Mosquito Awareness Week: Control Measures
The average mosquito lives for only 21 days, but in that time, can lay between 560 to 700 eggs, at a rate of 80 to 100 every three days.
Given the danger they pose to health in the form of diseases like malaria, dengue, zika and chikungunya, it is important for residents to play their part in controlling the population.
Since 1999, about 65 people in Barbados have died from dengue and they pose the greatest threat to people in the 15 to 55 age group.
Mosquitoes are now breeding faster than before because of climate change. There is no set rainy season in Barbados, so the pests are breeding year-round. They also breed faster in rain water, which does not contain chlorine, unlike piped water.
The following are some measures to control the growth of the mosquito population.
This includes the use of agents like kerosene oil, fogging, bleach, diesel oil and insecticides. When using insecticides, close the house, spray from one end of the house to another. Avoid breathing in the vapour, leave the house for several hours and allow the insecticide to work. Those mosquitoes which escape the spray develop a type of immunity, so it is advised to change the use a different insecticide in a four-month cycle before going back to the original.
The guttering on the roof should not be at 180 degrees because it is flat. If there are trees nearby and leaves get in, this could trap the water, causing mosquitoes to breed. The guttering should be at a gradient which allows the water to drain.
If you keep plant pots in the home, avoid wetting them with water. This is because excess water drains into the saucer and then creates a mossy line (meniscus) forming around the plant pot. The Aedes Aegypti mosquito looks for this and lay eggs there. They can remain there for two to three years without water in ideal conditions (where the plant is constantly being wet) and in a cool place before hatching. The recommendation is to use ice cubes to the plant so they drain slowly and do not flood the soil. There is no excess water, so the meniscus line can’t form.
This involves the use of larvivorous fish (which eat the mosquito larvae) and mosquito dunks which can be used in tanks or where there is water settling to control larvae.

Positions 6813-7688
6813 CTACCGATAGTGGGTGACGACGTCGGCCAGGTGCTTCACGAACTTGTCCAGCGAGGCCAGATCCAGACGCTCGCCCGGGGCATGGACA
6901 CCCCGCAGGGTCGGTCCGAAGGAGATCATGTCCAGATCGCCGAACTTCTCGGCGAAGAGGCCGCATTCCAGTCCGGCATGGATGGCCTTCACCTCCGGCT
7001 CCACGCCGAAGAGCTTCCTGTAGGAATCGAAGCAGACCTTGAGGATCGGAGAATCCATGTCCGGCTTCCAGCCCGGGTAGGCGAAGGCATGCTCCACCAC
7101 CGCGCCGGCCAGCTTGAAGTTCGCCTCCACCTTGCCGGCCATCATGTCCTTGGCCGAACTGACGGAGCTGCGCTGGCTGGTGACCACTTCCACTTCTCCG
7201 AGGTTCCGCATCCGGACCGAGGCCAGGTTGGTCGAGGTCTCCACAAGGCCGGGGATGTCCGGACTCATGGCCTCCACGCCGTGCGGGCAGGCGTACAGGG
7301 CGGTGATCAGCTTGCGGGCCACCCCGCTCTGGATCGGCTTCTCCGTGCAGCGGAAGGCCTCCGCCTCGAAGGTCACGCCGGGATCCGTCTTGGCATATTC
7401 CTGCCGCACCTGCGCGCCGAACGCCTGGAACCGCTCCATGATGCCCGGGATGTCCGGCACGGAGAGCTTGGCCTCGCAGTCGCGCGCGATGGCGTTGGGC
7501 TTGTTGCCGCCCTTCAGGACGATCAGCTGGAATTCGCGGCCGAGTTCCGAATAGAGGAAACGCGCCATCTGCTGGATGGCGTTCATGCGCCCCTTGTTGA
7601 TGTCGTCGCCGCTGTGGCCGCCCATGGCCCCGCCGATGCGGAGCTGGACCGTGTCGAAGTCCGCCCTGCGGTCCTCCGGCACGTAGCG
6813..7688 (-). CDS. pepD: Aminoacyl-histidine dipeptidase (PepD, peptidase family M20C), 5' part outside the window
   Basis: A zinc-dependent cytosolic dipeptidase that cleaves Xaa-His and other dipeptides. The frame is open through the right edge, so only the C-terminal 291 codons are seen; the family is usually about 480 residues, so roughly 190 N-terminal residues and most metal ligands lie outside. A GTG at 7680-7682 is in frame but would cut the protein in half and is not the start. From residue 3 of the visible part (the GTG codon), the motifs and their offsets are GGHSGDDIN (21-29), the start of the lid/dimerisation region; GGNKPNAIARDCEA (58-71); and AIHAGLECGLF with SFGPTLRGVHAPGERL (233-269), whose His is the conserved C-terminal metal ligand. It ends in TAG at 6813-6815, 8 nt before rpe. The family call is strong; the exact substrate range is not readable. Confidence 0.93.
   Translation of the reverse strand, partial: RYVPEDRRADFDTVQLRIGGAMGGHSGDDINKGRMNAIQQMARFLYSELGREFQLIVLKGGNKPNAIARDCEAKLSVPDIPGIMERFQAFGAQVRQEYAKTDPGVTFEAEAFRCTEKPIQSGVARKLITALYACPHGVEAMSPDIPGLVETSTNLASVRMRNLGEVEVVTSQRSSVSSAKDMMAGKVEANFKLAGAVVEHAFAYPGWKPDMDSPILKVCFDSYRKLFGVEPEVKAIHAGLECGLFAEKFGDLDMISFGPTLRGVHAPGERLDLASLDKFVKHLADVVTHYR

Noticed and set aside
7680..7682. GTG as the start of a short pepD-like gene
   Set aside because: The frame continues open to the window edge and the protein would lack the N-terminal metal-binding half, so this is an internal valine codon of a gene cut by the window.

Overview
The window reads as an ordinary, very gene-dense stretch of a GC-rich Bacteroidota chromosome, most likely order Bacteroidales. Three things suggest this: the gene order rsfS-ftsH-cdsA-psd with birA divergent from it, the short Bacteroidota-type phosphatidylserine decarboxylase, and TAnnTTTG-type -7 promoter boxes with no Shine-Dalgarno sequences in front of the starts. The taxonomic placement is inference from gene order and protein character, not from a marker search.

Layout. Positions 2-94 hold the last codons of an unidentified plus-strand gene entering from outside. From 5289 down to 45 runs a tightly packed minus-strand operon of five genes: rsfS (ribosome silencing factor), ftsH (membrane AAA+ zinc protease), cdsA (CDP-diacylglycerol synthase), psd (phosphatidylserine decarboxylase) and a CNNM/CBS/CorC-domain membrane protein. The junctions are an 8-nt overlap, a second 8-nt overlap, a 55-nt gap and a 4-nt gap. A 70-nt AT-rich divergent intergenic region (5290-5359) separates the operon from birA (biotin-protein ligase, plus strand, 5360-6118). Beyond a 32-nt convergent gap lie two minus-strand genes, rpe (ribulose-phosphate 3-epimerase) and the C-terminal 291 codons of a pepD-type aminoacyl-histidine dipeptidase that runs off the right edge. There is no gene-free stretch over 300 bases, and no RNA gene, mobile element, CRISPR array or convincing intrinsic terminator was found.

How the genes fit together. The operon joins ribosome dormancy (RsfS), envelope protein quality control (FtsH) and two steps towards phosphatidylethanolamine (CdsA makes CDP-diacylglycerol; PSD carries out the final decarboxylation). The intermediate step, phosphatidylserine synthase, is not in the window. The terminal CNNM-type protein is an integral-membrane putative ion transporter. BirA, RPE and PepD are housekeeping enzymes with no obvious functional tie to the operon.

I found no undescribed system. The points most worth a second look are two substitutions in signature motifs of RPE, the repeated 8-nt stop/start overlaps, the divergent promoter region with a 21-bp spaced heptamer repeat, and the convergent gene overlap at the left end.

The Vector Control Unit of the Ministry of Health is breeding thousands of larvivorous fish at its facility at Graeme Hall, Christ Church, and members of the public can contact the Unit about sourcing this fish.
Householders and residents are urged to play their part in reducing the breeding sites for mosquitoes. These include old appliances like fridges and stoves, shoes strewn over the power lines, sno cone cups, coconut and Styrofoam containers are all breeding sites. That is why the proper disposal of garbage and other waste material is essential.
Officers at the Vector Control have the power to cite householders for breeding mosquitoes on their property. According to a local health official, if the case goes to court, the magistrate has the option of a fine up to $5 000 and or 12 months in prison. If the offence is not rectified, the homeowner can be fined $200 for every day it continues. More information can be found under the Health Services Mosquito 1970 regulation.
This takes the form of officers from the Vector Control Unit speaking to members of the public, youth groups or schools about the mosquito and how it can be controlled. They also employ ovi-trapping to get a better handle on the level of infestation in some areas.
There are about 320 wetlands in Barbados, including Graeme Hall Swamp; Limegrove, St James and Oldbury and Three Houses in St Philip where officers test for larvae.
Vector Control Unit
In addition to the work with mosquitoes, the Unit also helps in the fight with flies and rodents. Officers are required to be on hand when containers arrive in the island to inspect tyres and wood which enter the island. (Nation Online)